The Collaborative Energy Complex: Research and Partnerships

The University of North Dakota's impressive Collaborative Energy Complex serves to connect the oil and gas industry to research partners and future employees.
By The Bakken magazine staff | February 11, 2014

The University of North Dakota’s Collaborative Energy Complex is the most impressive facility in the state capable of connecting the oil and gas industry to petroleum research partners and future employees. The CEC, however, doesn’t exist yet. With private donations from alumni, companies and the oil industry itself, the facility is on track to the $10 million required to build and outfit the 30,000-square-foot complex. Dan Muus, director of development for the College of Engineering & Mines, is one of several from the University who is working to make the facility a reality. Muus has worked with private industry to explain the merits of the CEC, and with several million already raised and several other interested oil industry partners in talks with Muus, the CEC will soon be more than a dream.

“The College of Engineering & Mines should be working on big things,” says Hesham El-Rewini, dean of the college. “If you look at the U.S. in the past 10 years, people are concerned about energy and jobs. We can address both.”

According to El-Rewini, North Dakota’s oil industry hopes he’s right. The industry has created a massive demand for petroleum engineering students. El-Rewini helped supply those students by forming the Department of Petroleum Engineering and staffing it with several oil industry veterans and researchers. The Department of Petroleum Engineering started out with only four students, but has since grown to well over 200. “Our research expenditures from external companies has also doubled. We have increased our faculty by 25 percent.”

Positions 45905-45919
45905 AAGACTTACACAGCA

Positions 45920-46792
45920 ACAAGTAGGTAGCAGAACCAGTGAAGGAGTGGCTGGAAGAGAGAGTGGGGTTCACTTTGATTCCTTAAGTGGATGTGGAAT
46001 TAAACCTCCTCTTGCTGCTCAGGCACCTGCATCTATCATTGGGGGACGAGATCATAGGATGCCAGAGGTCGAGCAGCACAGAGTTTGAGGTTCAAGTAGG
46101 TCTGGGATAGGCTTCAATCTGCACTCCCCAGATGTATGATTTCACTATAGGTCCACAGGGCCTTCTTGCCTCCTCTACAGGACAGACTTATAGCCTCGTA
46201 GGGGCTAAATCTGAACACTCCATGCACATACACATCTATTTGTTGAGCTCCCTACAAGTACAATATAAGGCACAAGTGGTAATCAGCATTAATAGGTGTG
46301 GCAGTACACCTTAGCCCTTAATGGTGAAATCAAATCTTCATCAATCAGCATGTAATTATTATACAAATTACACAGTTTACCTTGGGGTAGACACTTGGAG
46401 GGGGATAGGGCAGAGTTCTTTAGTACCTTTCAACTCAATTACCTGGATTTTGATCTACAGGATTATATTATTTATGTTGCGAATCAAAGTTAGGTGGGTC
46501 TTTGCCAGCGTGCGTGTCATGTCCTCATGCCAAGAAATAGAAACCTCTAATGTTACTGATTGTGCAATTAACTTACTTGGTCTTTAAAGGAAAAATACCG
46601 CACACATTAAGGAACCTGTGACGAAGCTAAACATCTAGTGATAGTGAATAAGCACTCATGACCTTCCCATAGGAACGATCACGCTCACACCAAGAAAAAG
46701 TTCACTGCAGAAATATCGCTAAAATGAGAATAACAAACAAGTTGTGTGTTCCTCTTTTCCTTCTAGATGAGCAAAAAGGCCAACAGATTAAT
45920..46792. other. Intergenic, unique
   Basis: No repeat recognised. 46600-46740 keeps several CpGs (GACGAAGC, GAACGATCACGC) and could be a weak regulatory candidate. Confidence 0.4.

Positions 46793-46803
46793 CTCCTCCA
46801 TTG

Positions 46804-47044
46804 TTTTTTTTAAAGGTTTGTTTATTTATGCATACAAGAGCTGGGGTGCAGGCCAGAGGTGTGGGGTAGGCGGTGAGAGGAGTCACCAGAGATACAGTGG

The CEC, a project the dean calls the most important in the state due to its relevance and potential for supplying the Williston Basin with state-based research and employees, is the next step in the incredible growth of the College of Engineering & Mines. The name of the facility was a factor in the vision for the work to be done. “We will have a wing in the facility where faculty members from all of UND can work to address issues above and below ground. Producing technology is meaningless unless we have an understanding of its impact,” he says.

Industry partners will have access to the students and the research work by those of Steve Benson, chair of the Department of Petroleum Engineering and his staff. As Benson would say, the industry is driving the research efforts that he formulates for his students.

“Our ability to provide the oil industry with graduates and interns is crucial,” El-Rewini says. In addition to housing Benson’s students and staff, the facility will also be home to the newly created Institute of Energy Studies. The newly formed entity will help the public, including royalty owners, and private industry, including those not well-versed in the technical side of the industry, learn more of the industry. A two-day short course has been designed to explain everything from exploration and production processes to enhanced oil recovery.

“We are here to help the industry and provide them with the best students,” El-Rewini says. For the oil industry, the CEC could truly become a dream facility. The CEC willprovide access to the HaroldHamm Virtual Core Library, and provide future experts to an industry the dean says is overcrowded with baby boomers. And it will turn the term collaboration into innovation.That is the dean’s message and Muus’ too. Someday soon that message will come to fruition. “When we say collaborative, we really mean it,” El-Rewini says. “Contact us.”